Maritime transportation is essential for global trade, and the development of ports and shipping infrastructure can facilitate the efficient movement of goods, contributing to international trade and commerce.
Cultural heritage and heritage Sites:
Many coastal communities have rich cultural and historical ties to the ocean. In Nigeria for instance, Makoko Fish Market can be a good example on preserving maritime traditions and heritage site.
The Blue Economy encourages international collaboration on issues such as sustainable fisheries management, marine pollution reduction, and disaster preparedness, fostering cooperation among nations.
Coastal and marine ecosystems provide numerous ecosystem services, including shoreline protection, water purification, and carbon sequestration, benefiting both humans and the environment.
Challenges of Blue Economy
Ocean conservation is faced with many challenges, from policy implementation to collaborative efforts across border through variety of partnerships, especially for Least Developed Countries (LDCs) and for Small Island Developing States (SIDS).
Some of the problems of Blue Economy and measures to mitigate them include:
Overfishing and unsustainable fisheries:
This can deplete fish stocks, threaten the livelihoods of fishing communities, and disrupt marine ecosystems.
Pollution from land-based sources, shipping, oil spills, plastic waste, and other contaminants can have severe negative impacts on marine ecosystems, biodiversity, and human health.
Habitat degradation and loss:
Destructive fishing practices, coastal development, and climate change can lead to the degradation and loss of critical marine habitats such as coral reefs, mangroves, and seagrass beds.
Climate change and ocean acidification:
Rising sea temperatures and ocean acidification due to increased carbon dioxide levels have adverse effects on marine ecosystems, including coral reefs and marine species. Adapting to and mitigating the impacts of climate change is a significant challenge.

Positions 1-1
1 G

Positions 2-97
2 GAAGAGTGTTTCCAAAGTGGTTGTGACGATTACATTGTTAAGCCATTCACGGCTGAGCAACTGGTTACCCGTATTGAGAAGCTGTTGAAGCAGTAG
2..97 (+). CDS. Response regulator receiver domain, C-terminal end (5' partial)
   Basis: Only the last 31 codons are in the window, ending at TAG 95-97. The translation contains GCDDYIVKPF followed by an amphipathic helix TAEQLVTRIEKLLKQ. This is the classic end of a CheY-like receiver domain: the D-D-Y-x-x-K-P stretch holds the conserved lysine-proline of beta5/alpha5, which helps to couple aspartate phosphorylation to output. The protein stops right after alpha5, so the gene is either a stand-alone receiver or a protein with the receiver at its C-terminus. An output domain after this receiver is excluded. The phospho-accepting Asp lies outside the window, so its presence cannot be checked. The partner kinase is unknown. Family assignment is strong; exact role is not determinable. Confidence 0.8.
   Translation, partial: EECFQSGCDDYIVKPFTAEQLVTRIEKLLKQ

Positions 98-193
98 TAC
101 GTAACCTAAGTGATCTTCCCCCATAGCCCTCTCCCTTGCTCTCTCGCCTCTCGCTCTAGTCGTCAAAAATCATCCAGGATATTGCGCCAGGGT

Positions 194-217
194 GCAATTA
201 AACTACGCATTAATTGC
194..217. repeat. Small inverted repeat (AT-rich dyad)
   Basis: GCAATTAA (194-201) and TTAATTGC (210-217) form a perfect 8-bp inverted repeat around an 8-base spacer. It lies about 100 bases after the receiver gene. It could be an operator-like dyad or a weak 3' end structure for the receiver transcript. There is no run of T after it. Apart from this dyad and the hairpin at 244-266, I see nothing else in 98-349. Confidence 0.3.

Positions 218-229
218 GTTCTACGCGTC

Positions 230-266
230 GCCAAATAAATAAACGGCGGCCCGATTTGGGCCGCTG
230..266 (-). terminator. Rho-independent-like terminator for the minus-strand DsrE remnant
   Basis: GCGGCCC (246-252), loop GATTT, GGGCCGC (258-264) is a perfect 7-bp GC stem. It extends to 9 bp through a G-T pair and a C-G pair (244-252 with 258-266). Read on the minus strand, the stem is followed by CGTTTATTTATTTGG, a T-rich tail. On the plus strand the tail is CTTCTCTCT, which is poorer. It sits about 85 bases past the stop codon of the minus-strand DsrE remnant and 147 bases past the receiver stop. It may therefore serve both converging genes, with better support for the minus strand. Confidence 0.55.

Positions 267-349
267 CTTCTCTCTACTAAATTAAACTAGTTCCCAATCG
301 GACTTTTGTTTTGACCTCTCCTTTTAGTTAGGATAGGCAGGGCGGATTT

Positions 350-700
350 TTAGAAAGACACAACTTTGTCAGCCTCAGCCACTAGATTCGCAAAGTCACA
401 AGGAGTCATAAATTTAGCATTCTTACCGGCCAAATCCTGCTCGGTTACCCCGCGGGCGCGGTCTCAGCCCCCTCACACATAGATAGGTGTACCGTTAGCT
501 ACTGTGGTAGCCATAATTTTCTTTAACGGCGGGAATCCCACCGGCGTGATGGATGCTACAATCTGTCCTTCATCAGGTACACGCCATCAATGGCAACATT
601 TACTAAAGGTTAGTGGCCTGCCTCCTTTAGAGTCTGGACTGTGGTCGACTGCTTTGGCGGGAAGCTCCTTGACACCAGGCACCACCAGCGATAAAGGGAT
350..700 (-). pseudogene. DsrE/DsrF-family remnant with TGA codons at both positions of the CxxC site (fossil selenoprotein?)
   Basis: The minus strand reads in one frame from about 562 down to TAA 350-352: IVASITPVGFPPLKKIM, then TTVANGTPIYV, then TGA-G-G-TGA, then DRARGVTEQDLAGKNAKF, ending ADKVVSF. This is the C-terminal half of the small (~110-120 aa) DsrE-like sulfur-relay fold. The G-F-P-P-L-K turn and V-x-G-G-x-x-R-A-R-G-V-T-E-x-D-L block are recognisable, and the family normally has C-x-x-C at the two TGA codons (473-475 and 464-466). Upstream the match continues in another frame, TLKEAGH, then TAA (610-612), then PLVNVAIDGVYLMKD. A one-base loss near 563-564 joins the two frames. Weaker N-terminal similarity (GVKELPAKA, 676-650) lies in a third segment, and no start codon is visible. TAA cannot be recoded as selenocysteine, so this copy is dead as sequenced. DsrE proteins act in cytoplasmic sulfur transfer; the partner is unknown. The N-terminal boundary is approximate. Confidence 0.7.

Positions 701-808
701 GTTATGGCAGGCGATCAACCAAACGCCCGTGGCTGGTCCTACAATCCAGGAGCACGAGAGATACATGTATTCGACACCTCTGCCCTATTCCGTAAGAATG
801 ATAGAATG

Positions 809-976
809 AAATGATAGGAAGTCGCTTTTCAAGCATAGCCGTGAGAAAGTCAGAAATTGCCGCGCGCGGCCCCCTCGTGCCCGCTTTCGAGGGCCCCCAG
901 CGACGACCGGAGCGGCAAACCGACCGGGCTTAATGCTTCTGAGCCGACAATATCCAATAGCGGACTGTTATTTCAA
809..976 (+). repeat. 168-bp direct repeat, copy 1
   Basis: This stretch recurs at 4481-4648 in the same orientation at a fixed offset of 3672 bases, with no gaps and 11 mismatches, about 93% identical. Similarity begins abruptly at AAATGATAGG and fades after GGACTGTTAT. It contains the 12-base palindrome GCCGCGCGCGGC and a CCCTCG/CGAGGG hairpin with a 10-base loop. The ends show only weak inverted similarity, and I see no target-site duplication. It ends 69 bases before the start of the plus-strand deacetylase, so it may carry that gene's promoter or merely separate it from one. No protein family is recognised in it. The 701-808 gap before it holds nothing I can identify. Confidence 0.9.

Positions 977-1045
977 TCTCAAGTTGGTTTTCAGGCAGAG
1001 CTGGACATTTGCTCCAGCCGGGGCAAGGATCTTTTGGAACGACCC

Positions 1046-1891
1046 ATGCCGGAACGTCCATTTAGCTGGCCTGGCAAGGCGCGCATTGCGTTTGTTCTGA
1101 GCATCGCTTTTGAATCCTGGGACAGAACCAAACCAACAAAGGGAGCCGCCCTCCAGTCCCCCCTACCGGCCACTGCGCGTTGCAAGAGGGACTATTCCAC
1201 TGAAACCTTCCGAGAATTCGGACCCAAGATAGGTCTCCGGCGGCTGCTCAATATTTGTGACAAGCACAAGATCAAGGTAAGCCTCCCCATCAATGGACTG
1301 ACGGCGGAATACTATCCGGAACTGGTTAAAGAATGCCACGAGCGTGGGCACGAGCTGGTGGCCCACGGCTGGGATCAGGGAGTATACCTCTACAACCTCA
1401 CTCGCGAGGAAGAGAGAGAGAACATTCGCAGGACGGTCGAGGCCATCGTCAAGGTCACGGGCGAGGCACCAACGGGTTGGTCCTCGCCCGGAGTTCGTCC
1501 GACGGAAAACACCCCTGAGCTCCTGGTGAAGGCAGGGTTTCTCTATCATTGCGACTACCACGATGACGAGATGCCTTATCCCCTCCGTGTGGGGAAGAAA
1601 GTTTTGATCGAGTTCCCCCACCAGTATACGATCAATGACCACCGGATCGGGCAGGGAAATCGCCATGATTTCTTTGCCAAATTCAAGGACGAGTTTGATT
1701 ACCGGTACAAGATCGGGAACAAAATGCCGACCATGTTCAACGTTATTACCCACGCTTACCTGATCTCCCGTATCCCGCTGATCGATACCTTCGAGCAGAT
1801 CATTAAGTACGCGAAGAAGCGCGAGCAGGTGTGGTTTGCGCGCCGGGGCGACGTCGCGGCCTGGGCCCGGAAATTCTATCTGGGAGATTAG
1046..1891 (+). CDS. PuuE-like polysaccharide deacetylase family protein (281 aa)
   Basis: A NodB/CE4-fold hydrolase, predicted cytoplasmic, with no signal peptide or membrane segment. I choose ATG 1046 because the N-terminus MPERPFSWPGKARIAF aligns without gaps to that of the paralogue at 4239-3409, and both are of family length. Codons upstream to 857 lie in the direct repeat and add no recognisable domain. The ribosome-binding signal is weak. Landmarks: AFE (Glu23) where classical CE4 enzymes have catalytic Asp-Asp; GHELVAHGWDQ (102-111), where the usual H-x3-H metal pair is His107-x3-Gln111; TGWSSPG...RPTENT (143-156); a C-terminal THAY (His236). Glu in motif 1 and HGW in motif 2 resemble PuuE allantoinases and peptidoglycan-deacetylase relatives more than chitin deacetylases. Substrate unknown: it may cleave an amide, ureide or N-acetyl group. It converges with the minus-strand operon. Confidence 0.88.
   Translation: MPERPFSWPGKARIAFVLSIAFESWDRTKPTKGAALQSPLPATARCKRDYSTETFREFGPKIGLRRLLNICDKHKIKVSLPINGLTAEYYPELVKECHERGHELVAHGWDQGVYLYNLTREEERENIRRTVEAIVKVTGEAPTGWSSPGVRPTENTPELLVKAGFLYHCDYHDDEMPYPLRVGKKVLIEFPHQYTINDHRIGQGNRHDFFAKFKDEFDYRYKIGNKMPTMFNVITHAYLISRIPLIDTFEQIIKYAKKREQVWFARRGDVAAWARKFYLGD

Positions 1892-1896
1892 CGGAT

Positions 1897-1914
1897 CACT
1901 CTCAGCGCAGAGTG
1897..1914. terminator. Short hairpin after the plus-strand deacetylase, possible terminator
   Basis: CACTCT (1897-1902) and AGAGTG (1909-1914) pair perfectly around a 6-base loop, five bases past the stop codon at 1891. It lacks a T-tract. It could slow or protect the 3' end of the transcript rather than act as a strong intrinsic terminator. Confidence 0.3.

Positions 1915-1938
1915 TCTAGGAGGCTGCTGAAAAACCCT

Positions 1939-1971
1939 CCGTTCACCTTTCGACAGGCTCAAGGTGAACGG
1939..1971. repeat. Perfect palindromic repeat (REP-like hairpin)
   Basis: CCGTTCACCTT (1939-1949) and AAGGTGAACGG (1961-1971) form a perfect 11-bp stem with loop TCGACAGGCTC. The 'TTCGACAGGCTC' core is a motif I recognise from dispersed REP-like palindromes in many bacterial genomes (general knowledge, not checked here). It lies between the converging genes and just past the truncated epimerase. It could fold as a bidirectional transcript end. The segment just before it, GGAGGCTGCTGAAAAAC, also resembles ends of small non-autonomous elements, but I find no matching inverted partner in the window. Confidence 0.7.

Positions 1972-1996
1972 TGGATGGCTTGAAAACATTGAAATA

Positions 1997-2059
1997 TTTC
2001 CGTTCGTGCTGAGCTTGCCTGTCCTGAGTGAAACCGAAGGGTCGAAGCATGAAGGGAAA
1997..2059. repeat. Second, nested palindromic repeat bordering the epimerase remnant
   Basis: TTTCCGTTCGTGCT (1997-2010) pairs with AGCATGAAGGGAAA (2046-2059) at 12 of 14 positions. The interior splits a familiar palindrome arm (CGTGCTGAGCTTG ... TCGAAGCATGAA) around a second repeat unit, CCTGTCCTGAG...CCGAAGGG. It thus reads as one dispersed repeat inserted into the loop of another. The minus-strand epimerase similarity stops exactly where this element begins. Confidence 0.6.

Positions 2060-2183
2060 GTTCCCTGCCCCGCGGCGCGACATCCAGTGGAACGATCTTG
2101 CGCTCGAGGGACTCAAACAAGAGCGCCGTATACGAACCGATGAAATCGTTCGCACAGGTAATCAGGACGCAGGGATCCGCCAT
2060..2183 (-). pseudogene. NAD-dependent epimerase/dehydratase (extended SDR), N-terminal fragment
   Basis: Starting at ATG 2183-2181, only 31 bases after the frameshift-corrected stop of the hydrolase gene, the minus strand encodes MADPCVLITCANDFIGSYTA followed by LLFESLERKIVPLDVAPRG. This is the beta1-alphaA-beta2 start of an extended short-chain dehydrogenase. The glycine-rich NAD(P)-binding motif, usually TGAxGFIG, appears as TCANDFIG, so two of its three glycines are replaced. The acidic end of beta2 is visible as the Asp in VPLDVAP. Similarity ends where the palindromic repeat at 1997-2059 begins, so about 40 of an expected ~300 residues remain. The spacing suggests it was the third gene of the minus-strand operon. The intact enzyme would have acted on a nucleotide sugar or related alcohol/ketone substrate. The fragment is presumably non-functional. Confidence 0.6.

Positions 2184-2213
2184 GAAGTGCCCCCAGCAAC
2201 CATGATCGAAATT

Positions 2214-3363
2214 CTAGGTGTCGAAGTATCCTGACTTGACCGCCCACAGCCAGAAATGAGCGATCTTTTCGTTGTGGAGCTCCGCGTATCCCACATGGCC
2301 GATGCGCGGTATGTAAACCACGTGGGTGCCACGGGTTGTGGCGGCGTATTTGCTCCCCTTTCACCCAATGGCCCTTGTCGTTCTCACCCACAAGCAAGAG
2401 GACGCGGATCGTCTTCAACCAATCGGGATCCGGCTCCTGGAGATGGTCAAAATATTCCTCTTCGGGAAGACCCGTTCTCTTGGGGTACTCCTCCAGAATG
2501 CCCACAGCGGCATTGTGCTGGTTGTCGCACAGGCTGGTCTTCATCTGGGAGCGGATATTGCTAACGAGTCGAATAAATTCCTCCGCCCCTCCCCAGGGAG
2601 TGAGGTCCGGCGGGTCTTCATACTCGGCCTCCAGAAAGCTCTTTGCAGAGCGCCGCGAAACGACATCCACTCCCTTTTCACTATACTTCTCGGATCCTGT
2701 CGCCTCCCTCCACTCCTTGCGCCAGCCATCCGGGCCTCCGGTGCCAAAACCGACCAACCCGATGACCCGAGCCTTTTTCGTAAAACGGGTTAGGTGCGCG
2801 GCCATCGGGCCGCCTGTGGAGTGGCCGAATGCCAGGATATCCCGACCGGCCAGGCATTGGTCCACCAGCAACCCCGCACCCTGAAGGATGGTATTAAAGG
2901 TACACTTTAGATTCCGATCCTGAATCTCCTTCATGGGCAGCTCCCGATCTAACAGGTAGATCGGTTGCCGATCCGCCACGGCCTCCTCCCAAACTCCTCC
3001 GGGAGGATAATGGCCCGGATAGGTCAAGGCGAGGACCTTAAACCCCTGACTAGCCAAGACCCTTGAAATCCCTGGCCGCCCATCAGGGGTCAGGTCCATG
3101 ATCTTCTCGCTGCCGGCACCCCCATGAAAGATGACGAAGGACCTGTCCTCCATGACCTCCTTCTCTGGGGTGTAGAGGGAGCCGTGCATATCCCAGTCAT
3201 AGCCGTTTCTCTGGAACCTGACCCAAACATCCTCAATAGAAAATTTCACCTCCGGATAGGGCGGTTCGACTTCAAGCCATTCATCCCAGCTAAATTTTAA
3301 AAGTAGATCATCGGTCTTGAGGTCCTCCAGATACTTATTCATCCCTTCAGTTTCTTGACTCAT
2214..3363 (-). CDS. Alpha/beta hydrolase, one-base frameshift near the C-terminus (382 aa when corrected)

Lack of regulation and governance:
Many areas of the ocean are beyond national jurisdictions, making it challenging to regulate and manage activities such as fishing, shipping, and resource extraction. Illegal, Unreported, and Unregulated (IUU) fishing:
IUU fishing undermines efforts to manage fish stocks sustainably and can lead to economic losses for legal fishing operations.
Conflicts over resource use:
Competition for ocean resources, such as fishing grounds and energy production areas, can lead to conflicts between different user groups, including fishing communities, energy companies, and conservationists.
Limited technological and infrastructure capacity:
Developing and implementing sustainable practices in sectors like aquaculture and renewable energy can be hindered by limited technological know-how and infrastructure, especially in developing countries.
Social equity and livelihoods:
Balancing economic development with the well-being of coastal communities and indigenous peoples is crucial. Displacement, loss of traditional livelihoods, and unequal access to benefits can result from poorly managed Blue Economy activities.
Data and information gaps:
Data gaps related to ocean health, biodiversity, and resource availability can impede effective planning and policy-making.
Technological and environmental risks:
Developing offshore energy technologies, such as deep-sea mining and ocean-based renewable energy, can pose environmental risks and uncertainties that need to be carefully assessed and managed.
Invasive species and biosecurity:
International shipping and aquaculture can facilitate the spread of invasive species, which can disrupt native ecosystems and threaten local biodiversity.
Access to finance:
Implementing sustainable practices and technologies often requires significant upfront investment. Access to finance for small-scale fishermen, coastal communities, and emerging Blue Economy sectors can be a challenge and it must be addressed adequately.
Solutions to Problems Associated with Blue Economy
1) Implementing and enforcing effective fisheries management measures is essential to prevent overexploitation and promote sustainable fishing practices.
2) There should be proper and coordinated waste management, regulation, and awareness campaigns.
3) Marine habitats should be protected for maintaining ecosystem health and resilience.
4) Effective governance mechanisms at regional and international levels should be established.
5) Policies around strengthening, monitoring, control, and surveillance measures should be made to combat IUU fishing.
6) For a Blue Economy country, it needs comprehensive and accurate data to make informed decisions about ocean resource management.